Can Obama Appease UN on Climate Change?

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As Josh noted earlier, with climate action stalled out in the Senate, President Obama faces a difficult task Tuesday morning as he addresses the United Nations summit on climate change in New York. With hopes for a Senate cap-and-trade bill this year seriously dampened, Obama must convince world leaders that the United States can be a productive participant in treaty negotiations this fall even without a solid commitment from Congress.

The meeting, convened by UN Secretary-General Ban Ki-moon, will bring heads of state and government together to dig in on a new climate change treaty. The goal, said Ban, “is to mobilize the political will and vision needed to reach an ambitious agreed outcome based on science at the UN climate talks in Copenhagen.” It comes alongside the UN’s annual, two-week-long General Assembly, and just ahead of Group of 20 meetings in Pittsburgh on Thursday and Friday, where climate will be one of several issues on the agenda.

Many leaders—including US climate envoy Todd Stern—are now downplaying the idea that Copenhagen will lead to a final agreement, which buys the US more time to pass a bill. But even if Copenhagen is no longer seen as the final step in the process of negotiating a successor to Kyoto, UN leaders are maintaining hope that these fall summits can bring world leaders closer to agreement on issues like near-term emissions cuts for both industrialized and developing countries and the level of funding industrialized countries will devote to help poorer nations adapt to climate change and invest in clean tech. Obama’s address will likely be seen as an indicator of just how serious the administration is about pushing Congress toward action in the coming months.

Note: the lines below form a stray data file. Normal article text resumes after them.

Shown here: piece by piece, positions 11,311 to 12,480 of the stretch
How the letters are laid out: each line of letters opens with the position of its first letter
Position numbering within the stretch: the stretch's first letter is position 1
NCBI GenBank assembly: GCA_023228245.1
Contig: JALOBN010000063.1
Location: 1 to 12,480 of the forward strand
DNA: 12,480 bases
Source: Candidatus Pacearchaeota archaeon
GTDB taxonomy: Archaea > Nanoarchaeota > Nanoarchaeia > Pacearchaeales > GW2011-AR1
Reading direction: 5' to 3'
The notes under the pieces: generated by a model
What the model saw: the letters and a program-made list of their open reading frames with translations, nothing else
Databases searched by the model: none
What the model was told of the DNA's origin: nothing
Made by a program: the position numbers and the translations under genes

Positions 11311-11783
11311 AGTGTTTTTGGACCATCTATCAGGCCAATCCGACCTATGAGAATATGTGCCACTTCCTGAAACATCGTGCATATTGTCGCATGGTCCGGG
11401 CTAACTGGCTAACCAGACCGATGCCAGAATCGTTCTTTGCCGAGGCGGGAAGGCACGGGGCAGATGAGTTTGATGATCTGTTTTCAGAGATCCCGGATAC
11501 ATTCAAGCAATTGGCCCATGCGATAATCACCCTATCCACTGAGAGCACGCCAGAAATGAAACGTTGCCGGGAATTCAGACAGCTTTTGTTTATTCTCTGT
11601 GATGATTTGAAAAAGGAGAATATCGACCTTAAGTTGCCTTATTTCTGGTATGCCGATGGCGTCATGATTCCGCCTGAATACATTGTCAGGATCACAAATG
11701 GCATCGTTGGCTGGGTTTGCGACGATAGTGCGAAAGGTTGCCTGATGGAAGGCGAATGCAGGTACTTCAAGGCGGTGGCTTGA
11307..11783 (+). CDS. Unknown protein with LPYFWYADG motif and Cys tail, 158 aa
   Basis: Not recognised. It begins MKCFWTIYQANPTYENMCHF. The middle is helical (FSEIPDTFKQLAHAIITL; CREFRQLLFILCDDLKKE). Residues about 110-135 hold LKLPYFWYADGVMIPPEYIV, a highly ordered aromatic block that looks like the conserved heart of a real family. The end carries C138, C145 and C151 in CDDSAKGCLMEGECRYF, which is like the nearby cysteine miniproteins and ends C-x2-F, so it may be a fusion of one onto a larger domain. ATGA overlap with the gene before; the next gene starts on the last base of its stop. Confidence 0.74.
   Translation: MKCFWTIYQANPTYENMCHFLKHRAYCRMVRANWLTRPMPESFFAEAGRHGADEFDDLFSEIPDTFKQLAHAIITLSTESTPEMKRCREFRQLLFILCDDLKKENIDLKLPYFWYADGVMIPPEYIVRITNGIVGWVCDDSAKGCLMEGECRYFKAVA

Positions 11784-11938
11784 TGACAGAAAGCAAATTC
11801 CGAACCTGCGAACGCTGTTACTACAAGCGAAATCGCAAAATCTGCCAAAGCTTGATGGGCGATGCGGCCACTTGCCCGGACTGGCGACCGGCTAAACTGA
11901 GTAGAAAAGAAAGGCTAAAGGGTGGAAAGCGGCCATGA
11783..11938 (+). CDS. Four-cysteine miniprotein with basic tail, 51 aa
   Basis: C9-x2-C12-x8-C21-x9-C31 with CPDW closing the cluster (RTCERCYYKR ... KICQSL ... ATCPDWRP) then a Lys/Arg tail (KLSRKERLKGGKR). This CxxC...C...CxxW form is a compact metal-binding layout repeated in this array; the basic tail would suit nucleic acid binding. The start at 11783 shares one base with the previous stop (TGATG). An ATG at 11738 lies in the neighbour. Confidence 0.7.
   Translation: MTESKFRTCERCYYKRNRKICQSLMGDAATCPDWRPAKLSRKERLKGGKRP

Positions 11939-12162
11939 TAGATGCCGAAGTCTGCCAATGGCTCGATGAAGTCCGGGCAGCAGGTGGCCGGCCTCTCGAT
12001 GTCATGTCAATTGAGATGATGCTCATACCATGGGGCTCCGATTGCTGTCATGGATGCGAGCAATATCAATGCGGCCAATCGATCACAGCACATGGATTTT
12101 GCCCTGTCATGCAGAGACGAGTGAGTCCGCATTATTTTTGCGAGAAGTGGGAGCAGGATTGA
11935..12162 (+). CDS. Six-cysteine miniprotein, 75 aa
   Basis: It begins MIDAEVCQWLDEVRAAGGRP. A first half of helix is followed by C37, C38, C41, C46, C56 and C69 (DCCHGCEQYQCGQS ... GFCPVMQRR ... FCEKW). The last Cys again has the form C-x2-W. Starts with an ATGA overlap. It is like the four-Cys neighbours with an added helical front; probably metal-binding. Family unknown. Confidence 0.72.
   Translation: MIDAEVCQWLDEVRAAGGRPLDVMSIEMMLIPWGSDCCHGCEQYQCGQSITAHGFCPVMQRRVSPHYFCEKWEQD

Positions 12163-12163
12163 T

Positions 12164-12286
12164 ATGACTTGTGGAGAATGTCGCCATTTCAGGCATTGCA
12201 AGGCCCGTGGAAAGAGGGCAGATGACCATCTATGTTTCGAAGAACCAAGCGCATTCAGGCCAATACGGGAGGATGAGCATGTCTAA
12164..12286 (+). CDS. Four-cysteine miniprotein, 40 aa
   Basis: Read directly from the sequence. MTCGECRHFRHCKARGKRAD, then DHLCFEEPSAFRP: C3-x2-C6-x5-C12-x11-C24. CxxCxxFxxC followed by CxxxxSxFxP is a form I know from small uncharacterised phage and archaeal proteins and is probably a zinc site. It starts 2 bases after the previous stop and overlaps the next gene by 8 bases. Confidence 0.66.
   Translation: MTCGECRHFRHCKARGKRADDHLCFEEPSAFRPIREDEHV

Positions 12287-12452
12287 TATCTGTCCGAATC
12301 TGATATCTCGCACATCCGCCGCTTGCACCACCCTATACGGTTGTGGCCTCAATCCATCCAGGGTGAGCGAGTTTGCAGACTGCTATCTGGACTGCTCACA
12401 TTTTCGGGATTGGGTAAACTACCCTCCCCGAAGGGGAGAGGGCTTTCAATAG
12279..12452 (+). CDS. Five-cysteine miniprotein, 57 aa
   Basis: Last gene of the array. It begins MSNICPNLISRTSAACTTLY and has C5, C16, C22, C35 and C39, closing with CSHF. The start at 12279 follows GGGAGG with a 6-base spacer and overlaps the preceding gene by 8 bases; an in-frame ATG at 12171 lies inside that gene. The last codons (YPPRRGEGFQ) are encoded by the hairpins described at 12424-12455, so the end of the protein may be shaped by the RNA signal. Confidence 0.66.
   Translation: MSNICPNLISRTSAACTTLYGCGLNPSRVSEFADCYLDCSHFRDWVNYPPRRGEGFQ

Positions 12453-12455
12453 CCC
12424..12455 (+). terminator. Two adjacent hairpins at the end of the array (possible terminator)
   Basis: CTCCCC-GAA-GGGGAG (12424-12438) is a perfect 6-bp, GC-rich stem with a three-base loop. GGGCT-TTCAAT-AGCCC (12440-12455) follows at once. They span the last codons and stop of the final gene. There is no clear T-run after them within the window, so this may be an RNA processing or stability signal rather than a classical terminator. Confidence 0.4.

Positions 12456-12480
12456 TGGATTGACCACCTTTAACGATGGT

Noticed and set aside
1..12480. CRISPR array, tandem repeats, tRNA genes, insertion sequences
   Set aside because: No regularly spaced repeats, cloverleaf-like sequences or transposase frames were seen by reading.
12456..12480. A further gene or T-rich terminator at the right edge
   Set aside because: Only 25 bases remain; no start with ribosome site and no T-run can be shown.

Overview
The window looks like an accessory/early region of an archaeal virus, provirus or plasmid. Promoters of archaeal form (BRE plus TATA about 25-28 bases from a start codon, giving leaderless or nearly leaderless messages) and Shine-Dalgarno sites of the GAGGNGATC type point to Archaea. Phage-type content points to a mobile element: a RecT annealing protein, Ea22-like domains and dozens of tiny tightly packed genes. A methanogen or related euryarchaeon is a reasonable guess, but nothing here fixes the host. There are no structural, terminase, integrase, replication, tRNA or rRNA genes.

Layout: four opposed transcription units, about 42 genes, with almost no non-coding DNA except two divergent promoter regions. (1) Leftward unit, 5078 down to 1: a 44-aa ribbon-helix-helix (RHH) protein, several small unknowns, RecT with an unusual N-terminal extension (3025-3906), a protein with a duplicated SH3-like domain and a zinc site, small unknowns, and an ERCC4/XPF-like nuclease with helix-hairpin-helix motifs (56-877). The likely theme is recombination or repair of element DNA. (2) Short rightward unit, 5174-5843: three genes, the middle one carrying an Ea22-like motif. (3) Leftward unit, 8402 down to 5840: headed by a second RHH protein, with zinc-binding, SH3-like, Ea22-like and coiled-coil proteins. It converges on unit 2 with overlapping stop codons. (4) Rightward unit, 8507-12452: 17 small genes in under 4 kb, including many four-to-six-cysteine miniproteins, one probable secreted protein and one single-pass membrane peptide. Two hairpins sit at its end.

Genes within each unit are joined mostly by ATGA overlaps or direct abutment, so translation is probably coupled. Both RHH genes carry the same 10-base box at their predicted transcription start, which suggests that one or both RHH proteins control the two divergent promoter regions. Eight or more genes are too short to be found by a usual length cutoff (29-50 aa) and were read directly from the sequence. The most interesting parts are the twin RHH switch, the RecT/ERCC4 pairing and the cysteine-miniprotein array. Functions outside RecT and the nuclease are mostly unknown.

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Minority rule, corruption, disinformation, attacks on those who dare tell the truth: There is a direct line from what's happening in Russia and Ukraine to what's happening here at home. And that's what MoJo's Monika Bauerlein writes about in "Their Fight Is Our Fight" to unpack the information war we find ourselves in and share a few examples to show why the power of independent, reader-supported journalism is such a threat to authoritarians.

Corrupt leaders the world over can (and will) try to shut down the truth, but when the truth has millions of people on its side, you can't keep it down for good. And there's no more powerful or urgent argument for your support of Mother Jones' journalism right now than that. We need to raise about $450,000 to hit our online fundraising budget in these next few months, so please read more from Monika and pitch in if you can.

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